I just got back from The Muppet movie, and there was the usual Disney productions spot just before the movie started.
If you think only characters originated by Disney are Disney characters, you'll be throwing out Cinderella, Snow White, Pinocchio, Mary Poppins, Hunchback, Hercules, Alice in Wonderland... gee, what's left?
The Muppets were created by Jim Henson. Disney purchased them. So now yes, technically he is a Disney-owned property. But they're Henson.
As far as the other characters you mentioned, it's based on the look. There was a great BBC program called Disney-fied, where they talked about how Disney was able to mold each classic fable into their own properties. The Snow White story Disney came up with is vastly different from the original story. They made these their own.
Just becaue the Muppets appear at the Hollywood Studios and Jim Henson is dead doesn't suddenly make them Disney characters. The sales receipt simply means that they are Disney-acquired.
When you buy something you own it. Disney bought the Muppets, ABC, Pixar and a number of other entities. They are all now Disney. If you can't understand basic ownership, then there's nothing we can do to help you understand.
Didn't say I didn't grasp ownership. Allow me to reiterate my point. If you can't beat 'em... buy 'em.
And Disney developed Muppets in a way Henson hadn't just like the authors didn't for Snow, Cinderella etc. Actually Henson worked with Disney to bring the Muppets prior to his death as he did with Teenage Mutant Ninja Turtles to MGM until he was too sick to continue. (Henson was fond of his relationship with Disney. His heirs, not so much. When the Turtles were loosing TV ground they went to Nick/Viacom.) It is all what the current owner does with his assets. Disney has a long history of developing someone elses initial ideas into something better, in most cases. Likely you might have not liked the Disney connection to the fables because it the same thing, not Disney initial idea, but we are so far removed by years from the novels to Disney. Walt built a chunk of his empire on others creativity. One of Igers biggest triumph is to mend those fences and bring Pixar into the Disney Family, Eisner kinda blew that one.
I've been a fan of Muppets from their early movies and attraction opening at MGM. I always associated those with Disney, Sesame Street with PBS.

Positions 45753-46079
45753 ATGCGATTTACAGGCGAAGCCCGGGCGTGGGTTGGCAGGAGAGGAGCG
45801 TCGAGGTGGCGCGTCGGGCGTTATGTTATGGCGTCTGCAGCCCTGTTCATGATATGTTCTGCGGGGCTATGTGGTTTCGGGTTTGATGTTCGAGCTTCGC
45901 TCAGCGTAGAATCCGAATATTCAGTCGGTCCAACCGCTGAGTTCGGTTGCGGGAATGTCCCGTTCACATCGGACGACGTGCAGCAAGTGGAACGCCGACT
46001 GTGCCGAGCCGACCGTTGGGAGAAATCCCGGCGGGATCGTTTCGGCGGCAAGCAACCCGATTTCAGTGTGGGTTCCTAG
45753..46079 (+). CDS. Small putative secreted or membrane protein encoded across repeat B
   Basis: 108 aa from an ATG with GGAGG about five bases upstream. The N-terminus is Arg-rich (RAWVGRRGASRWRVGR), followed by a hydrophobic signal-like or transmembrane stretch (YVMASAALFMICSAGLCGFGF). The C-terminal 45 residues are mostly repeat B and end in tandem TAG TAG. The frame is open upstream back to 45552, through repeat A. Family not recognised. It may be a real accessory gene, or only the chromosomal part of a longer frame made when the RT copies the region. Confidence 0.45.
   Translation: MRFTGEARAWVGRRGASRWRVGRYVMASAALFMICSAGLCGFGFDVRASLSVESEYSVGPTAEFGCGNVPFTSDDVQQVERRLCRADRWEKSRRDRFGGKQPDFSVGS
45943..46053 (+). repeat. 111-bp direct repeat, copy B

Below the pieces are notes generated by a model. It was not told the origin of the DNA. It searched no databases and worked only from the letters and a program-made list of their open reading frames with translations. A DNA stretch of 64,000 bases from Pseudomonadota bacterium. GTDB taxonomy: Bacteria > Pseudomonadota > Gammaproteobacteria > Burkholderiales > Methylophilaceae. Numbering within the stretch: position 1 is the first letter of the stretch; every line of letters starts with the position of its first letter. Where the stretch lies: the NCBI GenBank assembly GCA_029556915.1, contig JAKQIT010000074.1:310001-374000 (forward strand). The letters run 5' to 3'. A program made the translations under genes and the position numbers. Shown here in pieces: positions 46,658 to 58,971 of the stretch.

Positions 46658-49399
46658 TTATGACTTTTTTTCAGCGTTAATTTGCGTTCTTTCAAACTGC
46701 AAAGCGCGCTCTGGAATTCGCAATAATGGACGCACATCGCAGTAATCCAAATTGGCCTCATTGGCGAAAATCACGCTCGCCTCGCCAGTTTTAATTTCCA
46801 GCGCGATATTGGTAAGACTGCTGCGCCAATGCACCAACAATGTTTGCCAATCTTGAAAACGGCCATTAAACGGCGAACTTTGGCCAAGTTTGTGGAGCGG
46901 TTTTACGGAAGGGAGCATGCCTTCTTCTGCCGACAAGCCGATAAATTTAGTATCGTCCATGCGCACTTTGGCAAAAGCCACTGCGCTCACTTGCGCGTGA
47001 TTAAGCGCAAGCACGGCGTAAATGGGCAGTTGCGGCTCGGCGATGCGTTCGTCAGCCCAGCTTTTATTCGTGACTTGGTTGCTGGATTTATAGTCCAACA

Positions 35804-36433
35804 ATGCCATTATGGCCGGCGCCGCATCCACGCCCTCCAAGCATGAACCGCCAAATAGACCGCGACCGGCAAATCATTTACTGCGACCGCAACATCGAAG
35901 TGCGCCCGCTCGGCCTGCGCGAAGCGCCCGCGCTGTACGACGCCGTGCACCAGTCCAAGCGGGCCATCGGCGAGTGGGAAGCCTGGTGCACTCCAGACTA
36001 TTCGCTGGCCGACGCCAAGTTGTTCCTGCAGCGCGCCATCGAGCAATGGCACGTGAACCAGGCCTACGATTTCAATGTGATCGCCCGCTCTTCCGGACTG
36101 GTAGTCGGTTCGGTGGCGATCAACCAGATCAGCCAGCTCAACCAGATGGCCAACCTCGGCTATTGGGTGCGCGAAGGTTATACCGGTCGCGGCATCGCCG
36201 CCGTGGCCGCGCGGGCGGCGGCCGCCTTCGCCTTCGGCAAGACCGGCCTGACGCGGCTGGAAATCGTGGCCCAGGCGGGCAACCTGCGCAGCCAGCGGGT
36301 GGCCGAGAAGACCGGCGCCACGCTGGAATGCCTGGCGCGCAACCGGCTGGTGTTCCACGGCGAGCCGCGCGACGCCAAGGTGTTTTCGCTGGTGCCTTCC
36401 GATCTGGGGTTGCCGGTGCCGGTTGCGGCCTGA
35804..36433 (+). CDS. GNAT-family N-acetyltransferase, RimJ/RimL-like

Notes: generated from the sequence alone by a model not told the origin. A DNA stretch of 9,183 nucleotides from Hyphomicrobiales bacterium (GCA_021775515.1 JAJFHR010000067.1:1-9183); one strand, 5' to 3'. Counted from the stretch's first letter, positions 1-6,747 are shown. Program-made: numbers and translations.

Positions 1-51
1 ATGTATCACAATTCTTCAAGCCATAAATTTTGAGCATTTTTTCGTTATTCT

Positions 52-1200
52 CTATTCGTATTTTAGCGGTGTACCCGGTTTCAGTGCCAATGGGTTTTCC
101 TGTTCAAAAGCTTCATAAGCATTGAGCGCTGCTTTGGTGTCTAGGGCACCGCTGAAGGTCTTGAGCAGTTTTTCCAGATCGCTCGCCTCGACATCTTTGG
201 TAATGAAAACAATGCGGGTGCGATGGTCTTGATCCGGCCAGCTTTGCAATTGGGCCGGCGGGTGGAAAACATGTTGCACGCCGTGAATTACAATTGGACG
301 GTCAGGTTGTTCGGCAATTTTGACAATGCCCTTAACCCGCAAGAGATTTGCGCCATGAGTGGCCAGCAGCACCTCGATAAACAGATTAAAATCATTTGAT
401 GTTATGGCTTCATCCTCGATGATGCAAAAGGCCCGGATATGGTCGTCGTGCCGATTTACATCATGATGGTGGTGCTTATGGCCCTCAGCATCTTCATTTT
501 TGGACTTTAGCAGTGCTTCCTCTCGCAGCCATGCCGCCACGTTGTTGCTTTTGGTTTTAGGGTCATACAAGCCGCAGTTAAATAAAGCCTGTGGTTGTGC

For a company that now owns the Muppets, they had precious little to do with the creation of this film. Short of (probably) bankrolling it and then distributing it.
The project was created and owned by Segel. Disney pretty much agreed to pull the puppets out of mothballs for him.
They are brilliant indeed. But Segel was the person who actually approached Muppet Studios about the project at the beginning. I think the franchise was sitting dormant and he, being a life-long fan, decided to try and kickstart things up again. In an interview, he said that the basic premise of the story was very much akin to how the initial talks went with the studios. They weren't sure that the Muppet name had the drawing power it once did in the 70s and moreso the 80s.
I actually side with SuperNova on this one. I think people tend to see Pixar as "Pixar" and not Disney. That may be starting to change but how many people are really comfortable with the idea of a large number of Pixar related attractions flooding the parks? To a large extent the same goes with the Muppets. There is definitely synergy but at the same time Disney, Pixar, Marvel and the Muppets are distinct brands.
Muppet Studios was created after Eisner bought out the Hensons in 2004, right? Iger then promptly fired the people in charge of Muppet Studios and they were pretty much limited to internet related releases and a few tv show appearances since. Without Jason Segel's interest and determination The Muppets was never going to get off the ground. I'm certainly not belittling the Muppets Studios efforts (and they have done great promotion work for the movie) but Disney has done very little with the franchise until now.
Pixar still, despite Disney coming along and gobbling them up, seems like a separate film company from Disney. In the beginning back when they were putting together Toy Story, Pixar realized that they would need Disney to help raise the company to a level of legitimacy. Now, it would appear that the circumstances are reversed, with Disney going to Lasseter for advice on how to make movies like Tron: Legacy have a more human feel to it. Somehow, I don't seem Lasseter and his team going to Disney for advice on how to put together a film.
However that can be said about any attraction or movie that Disney doesn't focus on in a given time frame. Disney re-invented Cinderella and SnowWhite from the fables. Until the roller-coater for the Dwarfs what has Disney done with them lately?
Eisner seemed to be determined to SWAK Pixar. The relationship was horrible. Iger at least knew it would be an asset Disney's. My opinion Iger was brighter for knowing Pixar was important to the Corporation for it to be Disney.
When any Disney property is pulled off the dusty shelf, it is someones project. Segel is the one for the Muppets this time. Segel gets the praise on behalf of Disney. It was Disney's perseverance that brought Muppets into the portfolio the same as Universal brought WWoHP into their portfolio.
Universal opened Harry Potter and they're already looking to expand the area. Disney created an attraction (literally) 20 1/2 years ago and hasn't done much of anything with them at the parks since.